Tuesday, January 15, 2008

cost per yard

A hand written note on the back of the photograph identifies this as the bridge-span over the Rivanna River at the foot of Monticello (.42 miles east of the Mill, .47 miles north of the House). It's a safe assumption that this was a gathering celebrating the official opening of the span, there are over 100 people in attendance, men women and children. The Central Virginia rail line came to Charlottesville in 1850, but the photographic technology plus the presence of what look to be masonry piers from a previous structure argue for a later date for this photo, c. 1905. Please contact us if you can provide an exact date.--emory@historicwoolenmills.org

The cost of marketing was negligible. Advertising and commission fees consumed most of that expenditure. Advertising amounted to a very small sum, varying from $433 in 1875 to one-tenth that amount in 1881. Nor were commissions excessive. For example in 1880, when gross sales totaled $128,000, salesmen received only $6,400 or five percent of the income. During the following year this expense amounted to only $3,500, or about two percent of total sales.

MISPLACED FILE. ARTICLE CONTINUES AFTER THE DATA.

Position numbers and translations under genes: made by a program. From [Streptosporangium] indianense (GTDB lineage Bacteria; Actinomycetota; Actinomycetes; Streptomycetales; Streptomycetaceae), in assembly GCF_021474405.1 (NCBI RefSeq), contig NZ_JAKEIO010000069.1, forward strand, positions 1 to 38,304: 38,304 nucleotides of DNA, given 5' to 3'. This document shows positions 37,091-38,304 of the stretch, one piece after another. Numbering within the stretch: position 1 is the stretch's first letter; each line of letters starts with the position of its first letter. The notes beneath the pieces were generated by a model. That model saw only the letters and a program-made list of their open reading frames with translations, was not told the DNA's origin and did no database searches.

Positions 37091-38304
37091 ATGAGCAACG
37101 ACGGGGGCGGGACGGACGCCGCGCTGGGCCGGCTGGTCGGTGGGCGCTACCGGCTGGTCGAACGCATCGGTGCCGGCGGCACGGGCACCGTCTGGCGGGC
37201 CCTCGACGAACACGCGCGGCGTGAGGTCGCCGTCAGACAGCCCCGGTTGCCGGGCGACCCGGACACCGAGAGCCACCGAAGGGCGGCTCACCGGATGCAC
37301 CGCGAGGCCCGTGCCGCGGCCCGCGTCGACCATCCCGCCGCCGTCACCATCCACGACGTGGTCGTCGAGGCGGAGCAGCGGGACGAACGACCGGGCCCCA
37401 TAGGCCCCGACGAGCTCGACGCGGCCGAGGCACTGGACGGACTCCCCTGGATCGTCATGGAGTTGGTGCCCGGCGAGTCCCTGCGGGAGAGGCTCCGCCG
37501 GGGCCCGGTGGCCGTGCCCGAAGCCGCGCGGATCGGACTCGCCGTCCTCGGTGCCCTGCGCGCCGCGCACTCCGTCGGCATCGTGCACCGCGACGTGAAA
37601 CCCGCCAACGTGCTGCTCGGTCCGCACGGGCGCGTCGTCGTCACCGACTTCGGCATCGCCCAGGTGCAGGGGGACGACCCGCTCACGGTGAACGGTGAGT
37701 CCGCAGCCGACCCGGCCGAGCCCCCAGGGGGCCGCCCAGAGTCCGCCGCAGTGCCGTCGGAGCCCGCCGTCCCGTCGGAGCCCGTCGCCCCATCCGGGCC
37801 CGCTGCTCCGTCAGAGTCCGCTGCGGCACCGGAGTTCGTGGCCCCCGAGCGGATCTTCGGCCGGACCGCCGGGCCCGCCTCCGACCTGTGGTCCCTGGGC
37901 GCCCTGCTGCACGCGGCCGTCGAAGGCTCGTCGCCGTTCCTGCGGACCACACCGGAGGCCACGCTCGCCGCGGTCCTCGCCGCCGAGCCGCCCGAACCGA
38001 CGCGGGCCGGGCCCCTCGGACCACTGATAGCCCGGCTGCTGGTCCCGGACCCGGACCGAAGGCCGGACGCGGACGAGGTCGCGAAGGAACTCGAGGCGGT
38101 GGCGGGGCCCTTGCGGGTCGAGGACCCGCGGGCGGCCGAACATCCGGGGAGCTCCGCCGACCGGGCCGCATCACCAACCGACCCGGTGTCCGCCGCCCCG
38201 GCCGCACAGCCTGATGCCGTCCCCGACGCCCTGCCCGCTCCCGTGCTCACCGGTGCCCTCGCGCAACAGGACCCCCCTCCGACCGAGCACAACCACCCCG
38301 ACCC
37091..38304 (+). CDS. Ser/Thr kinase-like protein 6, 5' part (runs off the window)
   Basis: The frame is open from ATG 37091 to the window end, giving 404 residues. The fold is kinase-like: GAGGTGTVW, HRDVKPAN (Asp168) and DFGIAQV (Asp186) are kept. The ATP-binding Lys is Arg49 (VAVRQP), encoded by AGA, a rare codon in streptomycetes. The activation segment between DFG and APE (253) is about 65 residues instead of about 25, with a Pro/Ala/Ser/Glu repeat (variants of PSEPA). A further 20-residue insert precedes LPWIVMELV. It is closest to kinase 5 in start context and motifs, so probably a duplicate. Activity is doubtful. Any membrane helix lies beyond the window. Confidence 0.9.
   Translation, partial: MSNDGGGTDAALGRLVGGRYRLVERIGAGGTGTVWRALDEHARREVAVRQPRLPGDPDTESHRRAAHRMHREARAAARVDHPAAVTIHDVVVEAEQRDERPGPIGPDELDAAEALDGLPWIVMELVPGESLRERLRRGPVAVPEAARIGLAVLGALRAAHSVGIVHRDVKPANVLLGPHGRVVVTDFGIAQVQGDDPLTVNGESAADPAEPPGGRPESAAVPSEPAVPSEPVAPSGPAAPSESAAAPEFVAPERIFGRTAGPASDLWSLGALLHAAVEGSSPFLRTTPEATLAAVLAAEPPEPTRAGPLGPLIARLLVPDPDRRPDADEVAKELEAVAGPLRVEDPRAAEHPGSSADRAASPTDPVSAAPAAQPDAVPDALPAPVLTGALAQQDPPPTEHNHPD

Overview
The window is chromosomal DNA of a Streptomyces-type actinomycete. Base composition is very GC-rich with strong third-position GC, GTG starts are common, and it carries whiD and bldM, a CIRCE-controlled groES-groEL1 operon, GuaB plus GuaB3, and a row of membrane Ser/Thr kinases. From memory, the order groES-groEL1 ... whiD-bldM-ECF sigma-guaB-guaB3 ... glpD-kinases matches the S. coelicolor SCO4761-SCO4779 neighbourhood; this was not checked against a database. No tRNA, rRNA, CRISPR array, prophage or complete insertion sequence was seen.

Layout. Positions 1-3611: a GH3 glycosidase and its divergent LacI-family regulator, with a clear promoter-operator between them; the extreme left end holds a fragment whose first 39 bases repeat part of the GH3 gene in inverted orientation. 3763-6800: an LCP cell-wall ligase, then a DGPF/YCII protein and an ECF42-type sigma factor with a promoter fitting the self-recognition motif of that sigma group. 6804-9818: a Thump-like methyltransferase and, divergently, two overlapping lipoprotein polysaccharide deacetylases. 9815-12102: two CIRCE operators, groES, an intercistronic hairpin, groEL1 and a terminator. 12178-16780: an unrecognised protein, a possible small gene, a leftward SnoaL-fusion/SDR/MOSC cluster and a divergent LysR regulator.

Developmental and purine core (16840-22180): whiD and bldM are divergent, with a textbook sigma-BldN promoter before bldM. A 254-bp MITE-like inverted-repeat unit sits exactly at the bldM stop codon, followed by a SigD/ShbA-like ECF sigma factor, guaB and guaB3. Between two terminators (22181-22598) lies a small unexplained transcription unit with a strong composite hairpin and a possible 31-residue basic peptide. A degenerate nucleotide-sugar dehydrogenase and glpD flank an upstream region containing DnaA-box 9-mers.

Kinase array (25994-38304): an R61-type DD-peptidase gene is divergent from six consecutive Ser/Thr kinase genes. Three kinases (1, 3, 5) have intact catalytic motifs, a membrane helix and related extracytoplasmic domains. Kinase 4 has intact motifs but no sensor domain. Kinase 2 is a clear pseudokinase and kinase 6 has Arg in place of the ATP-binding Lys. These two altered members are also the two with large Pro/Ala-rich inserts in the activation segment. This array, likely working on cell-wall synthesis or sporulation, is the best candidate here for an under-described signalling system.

The general cost structure can be roughly analyzed from scattered figures. Raw materials unquestionably dominated the picture; probably one-half the cost was to be found there. Next in importance, "hand labor" accounted for about twenty percent and salaries for another two percent. In 1873, before the crash, the expenses of actual manufacturing operations stood at twenty cents per yard. In the hope of cutting this figure by four cents, Marchant added two broad looms to the eleven narrow ones in use. By 1881, however, costs of manufacturing were varying between thirty and forty cents per yard, primarily because of producing a better grade of cloth.--Harry Poindexter

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